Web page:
Falke applied the “Page 99 Test” to her latest book, The Phenomenology of Love and Reading, and reported the following:
From Page 99:Read an excerpt from The Phenomenology of Love and Reading, and learn more about the book at the Bloomsbury website.Describing the adonné, the receiver of gifts that we all are, Thomas Carlson writes:Page 99 of The Phenomenology of Love and Reading begins a chapter on attention – the self-forgetting attention we employ in an act of pursuit and the alert attention to detail called forth by stillness. Both of these forms of attention, elaborated by Heidegger and Husserl respectively, are evoked by reading and by love. The book as a whole takes seriously a proposition put forth by contemporary phenomenologist Jean-Luc Marion that he calls “the erotic reduction.” According to Marion, we are all lovers even more fundamentally than we are thinkers or even independent beings. Love includes romance, but also the unique love we have for each friend, each child, each parent, each unknown but briefly beloved face of a person we help or wholeheartedly admire. If Marion is right, I ask, then what does that imply for readers of literature? Can reading literature be an act that contributes to our becoming through love, and if so, how? The chapter on attention is part of my answer to that question. Because reading literature demands strong, self-forgetting attention, it changes the kind of attention that we then give to other people and to all the unforeseeable gifts Carlson mentions. Reading literature strengthens us in several of love´s habits, and the habit of attention is one of these.If everything is given and the given is without limit or reserve, every moment gives something utterly new—unforeseen and unforeseeable—and thus always still to be seen, and the obligation of the adonné in every moment is to decide, without ground, to receive and to see what gives itself by responding to it and so making it phenomenal.According to this formulation, our greatest responsibility is to pay attention. The phenomenological reduction places this responsibility upon us because it is only through our attention that events (including events of reading) can be phenomenalized. The erotic reduction enforces the responsibility to pay attention even further. It is through the attentions of others that we are formed in love, so conversely it is through attending to another person in love that we help him or her come forth as a person.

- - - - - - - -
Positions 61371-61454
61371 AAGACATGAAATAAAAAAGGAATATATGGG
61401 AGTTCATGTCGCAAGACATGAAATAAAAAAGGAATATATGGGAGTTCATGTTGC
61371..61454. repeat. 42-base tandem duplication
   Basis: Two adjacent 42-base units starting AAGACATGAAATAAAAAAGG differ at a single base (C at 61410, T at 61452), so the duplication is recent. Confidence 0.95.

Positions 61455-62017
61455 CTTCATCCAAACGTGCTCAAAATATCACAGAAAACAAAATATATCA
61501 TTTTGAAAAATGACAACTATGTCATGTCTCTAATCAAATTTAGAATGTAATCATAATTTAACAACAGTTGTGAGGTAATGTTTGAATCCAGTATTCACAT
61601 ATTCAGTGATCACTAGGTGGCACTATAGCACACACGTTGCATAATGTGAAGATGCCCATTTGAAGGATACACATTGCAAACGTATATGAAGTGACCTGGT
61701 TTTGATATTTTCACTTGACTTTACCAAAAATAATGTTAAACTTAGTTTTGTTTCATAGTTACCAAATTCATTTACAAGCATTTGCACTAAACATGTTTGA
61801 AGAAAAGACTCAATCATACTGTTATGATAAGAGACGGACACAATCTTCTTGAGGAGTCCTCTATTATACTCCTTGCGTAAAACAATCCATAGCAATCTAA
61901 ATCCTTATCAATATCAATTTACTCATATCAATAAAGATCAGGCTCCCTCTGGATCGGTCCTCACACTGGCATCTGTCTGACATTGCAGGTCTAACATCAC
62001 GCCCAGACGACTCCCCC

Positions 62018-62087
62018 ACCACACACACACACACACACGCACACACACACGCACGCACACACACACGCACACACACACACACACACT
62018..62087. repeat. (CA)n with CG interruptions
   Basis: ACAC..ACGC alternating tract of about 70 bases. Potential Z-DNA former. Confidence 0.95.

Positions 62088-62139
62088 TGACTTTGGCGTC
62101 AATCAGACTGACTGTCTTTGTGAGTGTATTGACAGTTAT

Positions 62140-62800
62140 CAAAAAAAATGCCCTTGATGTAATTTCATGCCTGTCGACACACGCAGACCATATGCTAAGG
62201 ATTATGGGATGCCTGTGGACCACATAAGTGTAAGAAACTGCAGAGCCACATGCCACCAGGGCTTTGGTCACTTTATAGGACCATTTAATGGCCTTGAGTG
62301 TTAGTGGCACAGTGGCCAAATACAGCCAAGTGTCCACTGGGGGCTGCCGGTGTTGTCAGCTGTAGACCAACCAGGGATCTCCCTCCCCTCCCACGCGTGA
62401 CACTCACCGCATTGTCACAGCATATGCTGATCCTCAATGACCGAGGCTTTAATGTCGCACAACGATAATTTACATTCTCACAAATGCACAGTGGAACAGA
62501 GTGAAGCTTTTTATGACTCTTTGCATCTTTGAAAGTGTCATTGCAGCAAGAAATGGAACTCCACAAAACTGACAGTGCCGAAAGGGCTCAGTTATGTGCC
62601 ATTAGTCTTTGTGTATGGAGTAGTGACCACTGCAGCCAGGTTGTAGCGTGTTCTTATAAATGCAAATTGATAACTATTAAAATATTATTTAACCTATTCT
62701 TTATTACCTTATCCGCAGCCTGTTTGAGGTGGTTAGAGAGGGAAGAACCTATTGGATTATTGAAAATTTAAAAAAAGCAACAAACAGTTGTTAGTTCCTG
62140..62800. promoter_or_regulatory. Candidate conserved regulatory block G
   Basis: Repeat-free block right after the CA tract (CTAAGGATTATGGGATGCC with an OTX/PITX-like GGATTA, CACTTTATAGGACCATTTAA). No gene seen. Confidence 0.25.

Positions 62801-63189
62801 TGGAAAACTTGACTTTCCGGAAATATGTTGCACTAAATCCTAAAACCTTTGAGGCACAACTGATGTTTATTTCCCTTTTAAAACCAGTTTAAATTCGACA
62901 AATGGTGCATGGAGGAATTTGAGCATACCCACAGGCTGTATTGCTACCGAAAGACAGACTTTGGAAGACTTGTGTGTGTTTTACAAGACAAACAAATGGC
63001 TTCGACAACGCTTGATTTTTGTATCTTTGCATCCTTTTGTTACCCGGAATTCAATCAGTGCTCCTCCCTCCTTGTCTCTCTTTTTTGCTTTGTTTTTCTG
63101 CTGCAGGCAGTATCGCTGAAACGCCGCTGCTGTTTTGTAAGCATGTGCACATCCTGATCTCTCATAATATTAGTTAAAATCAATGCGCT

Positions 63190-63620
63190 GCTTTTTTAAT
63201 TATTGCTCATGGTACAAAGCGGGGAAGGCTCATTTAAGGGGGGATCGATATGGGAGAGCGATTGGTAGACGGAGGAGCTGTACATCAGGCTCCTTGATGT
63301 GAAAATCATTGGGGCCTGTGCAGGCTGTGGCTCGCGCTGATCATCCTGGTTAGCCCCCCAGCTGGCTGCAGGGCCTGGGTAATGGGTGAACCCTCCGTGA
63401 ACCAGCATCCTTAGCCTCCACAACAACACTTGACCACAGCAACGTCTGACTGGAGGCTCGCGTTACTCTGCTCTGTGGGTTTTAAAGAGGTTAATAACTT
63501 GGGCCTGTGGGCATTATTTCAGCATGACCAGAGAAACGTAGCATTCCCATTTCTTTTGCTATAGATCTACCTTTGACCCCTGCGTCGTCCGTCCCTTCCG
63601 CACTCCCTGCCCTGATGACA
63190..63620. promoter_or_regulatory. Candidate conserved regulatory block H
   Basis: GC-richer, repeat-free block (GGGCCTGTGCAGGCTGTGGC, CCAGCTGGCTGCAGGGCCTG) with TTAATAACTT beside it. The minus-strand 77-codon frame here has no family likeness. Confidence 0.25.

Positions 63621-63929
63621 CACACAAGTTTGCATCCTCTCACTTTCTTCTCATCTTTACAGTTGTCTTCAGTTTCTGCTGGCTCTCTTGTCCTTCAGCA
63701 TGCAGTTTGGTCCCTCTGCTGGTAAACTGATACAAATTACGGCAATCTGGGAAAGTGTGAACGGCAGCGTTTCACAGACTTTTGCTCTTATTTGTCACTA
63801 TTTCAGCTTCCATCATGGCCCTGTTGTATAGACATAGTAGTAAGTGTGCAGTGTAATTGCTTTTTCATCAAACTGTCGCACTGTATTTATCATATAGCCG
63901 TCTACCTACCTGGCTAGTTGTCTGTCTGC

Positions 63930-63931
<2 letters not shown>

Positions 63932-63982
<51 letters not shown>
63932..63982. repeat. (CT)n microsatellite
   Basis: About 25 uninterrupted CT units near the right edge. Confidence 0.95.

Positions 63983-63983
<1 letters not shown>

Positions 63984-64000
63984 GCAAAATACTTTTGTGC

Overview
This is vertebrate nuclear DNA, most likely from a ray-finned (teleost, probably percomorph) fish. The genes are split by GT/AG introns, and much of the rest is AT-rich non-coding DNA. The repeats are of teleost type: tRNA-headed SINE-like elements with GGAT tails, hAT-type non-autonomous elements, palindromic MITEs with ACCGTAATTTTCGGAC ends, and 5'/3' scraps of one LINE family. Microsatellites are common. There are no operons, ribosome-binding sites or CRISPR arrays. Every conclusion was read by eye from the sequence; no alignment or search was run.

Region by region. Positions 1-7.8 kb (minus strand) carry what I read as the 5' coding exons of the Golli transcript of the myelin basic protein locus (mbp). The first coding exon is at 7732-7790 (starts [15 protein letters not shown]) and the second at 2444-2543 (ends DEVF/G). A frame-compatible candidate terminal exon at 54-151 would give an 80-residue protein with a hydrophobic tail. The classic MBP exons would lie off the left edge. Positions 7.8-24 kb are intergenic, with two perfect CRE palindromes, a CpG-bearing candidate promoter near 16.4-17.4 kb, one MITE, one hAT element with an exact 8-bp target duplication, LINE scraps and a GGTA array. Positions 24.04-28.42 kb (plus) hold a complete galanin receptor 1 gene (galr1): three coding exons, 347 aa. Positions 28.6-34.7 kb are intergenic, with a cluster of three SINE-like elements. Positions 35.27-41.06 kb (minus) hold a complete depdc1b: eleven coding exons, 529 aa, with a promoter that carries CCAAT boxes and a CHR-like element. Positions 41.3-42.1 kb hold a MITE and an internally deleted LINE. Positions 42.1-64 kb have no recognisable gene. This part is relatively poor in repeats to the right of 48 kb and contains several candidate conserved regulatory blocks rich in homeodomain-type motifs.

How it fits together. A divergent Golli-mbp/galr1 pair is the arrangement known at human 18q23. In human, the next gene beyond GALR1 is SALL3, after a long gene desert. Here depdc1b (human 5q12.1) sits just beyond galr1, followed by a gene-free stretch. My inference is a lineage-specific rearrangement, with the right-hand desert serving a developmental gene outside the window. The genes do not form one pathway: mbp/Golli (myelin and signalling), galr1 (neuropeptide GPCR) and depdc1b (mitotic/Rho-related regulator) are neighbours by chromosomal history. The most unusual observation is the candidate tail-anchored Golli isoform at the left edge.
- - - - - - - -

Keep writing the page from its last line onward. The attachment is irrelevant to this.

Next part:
The attention that the lover gives another person is not the attention that she gives an object because her beloved is not phenomenologically separable from her.
The book is a sincere attempt to think about why reading literature matters, and page 99 manifests the earnestness of the book as a whole. Being earnest in public is always a risk, but the book had to be written that way. Otherwise it would not enact the openness to being changed that a commitment to love demands we cultivate. Works of literature, like other people, can shock and change us or they can work on us through a slow unfolding, but only if we are open to becoming what the voice of the other evokes in us. As the last sentence quoted above suggests, the attention we pay during an act of reading is not the same as the attention we pay to another embodied person because the love we are already in makes us responsible for other people in a way that we are never responsible or other things or events. Nevertheless, the ability of a work of literature to expand us in ways we cannot foresee or control makes it valuable to us as lovers. It is a gift we should welcome.